Beit-Arié 2012 M. Beit-Arié, Hebrew Codicology, Historical and Comparative Typology of Hebrew Medieval Codices based on the Documentation of the Extant Dated Manuscripts in Quantitative Approach, Pre-publication internet version 0.2 (2013). Carlebach 2008 E. Carlebach, "Palaces of Time: Illustration of Sifre Evronot", Images 2 (2008):21-44. Carlebach 2011 E. Carlebach, Palaces of Time: Jewish Calendar and Culture in Early Modern Europe, London 2011. Róth 1965 E. Róth, Hebräische Handschriften, part 2 (Verzechnis der Orientalischen Handschriften in Deutschland vol. VI, 2, ed. H. Striedl), Wiesbaden 1965. Steinschneider 1895 M. Steinschneider, Die Hebräischen Handschriften der K. Hof- und Staatsbibliothek in München, Munich 1895, No. 154. Straus 2006 J. P. Straus, Calculating Celestial Cycles, Courses and Conjunctions: An Introduction to Sifrei Evronot (Books of Intercalculation), unpublished thesis, Washington, University, Saint Louis 2006.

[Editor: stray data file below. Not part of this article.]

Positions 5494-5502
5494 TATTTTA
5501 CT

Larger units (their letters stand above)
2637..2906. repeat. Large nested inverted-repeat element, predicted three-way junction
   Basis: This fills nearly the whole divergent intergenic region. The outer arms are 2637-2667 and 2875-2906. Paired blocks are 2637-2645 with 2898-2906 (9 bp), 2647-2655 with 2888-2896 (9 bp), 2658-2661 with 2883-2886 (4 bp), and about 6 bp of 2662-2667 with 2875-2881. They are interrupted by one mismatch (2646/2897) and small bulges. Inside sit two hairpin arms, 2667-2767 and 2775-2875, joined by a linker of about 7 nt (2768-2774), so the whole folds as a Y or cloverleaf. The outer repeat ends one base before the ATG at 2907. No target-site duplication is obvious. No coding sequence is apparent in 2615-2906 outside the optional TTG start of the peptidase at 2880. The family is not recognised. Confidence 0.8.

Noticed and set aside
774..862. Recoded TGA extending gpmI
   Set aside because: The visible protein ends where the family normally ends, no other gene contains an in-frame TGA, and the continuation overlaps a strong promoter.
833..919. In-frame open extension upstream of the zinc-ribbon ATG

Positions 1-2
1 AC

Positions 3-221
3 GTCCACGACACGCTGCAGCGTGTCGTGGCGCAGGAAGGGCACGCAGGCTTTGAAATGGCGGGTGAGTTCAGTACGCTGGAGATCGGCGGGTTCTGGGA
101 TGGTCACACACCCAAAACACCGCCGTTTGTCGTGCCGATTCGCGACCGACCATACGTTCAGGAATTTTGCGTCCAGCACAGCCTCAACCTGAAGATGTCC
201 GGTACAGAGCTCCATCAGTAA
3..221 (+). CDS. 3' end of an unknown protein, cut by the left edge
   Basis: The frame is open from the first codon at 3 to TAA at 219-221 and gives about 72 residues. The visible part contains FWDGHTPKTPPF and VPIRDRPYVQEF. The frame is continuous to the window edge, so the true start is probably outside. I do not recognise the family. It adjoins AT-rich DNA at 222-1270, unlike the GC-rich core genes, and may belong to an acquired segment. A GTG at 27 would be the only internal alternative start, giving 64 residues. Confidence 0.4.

Anna Nizza | 2008
Author of description
Anna Nizza; Prof. Aliza Cohen-Mushlin; Yaffa Levy | 2009; 2009, 2013; 2009, 2013
Architectural Drawings
Computer Reconstruction
Section Head
Michal Sternthal; Project Head: Prof. Aliza Cohen-Mushlin |
Language Editor
Christine Evans | 2013
Supported by the Fritz Thyssen Foundation |
Negative/Photo. No.
The following information on this monument will be completed:
Unknown |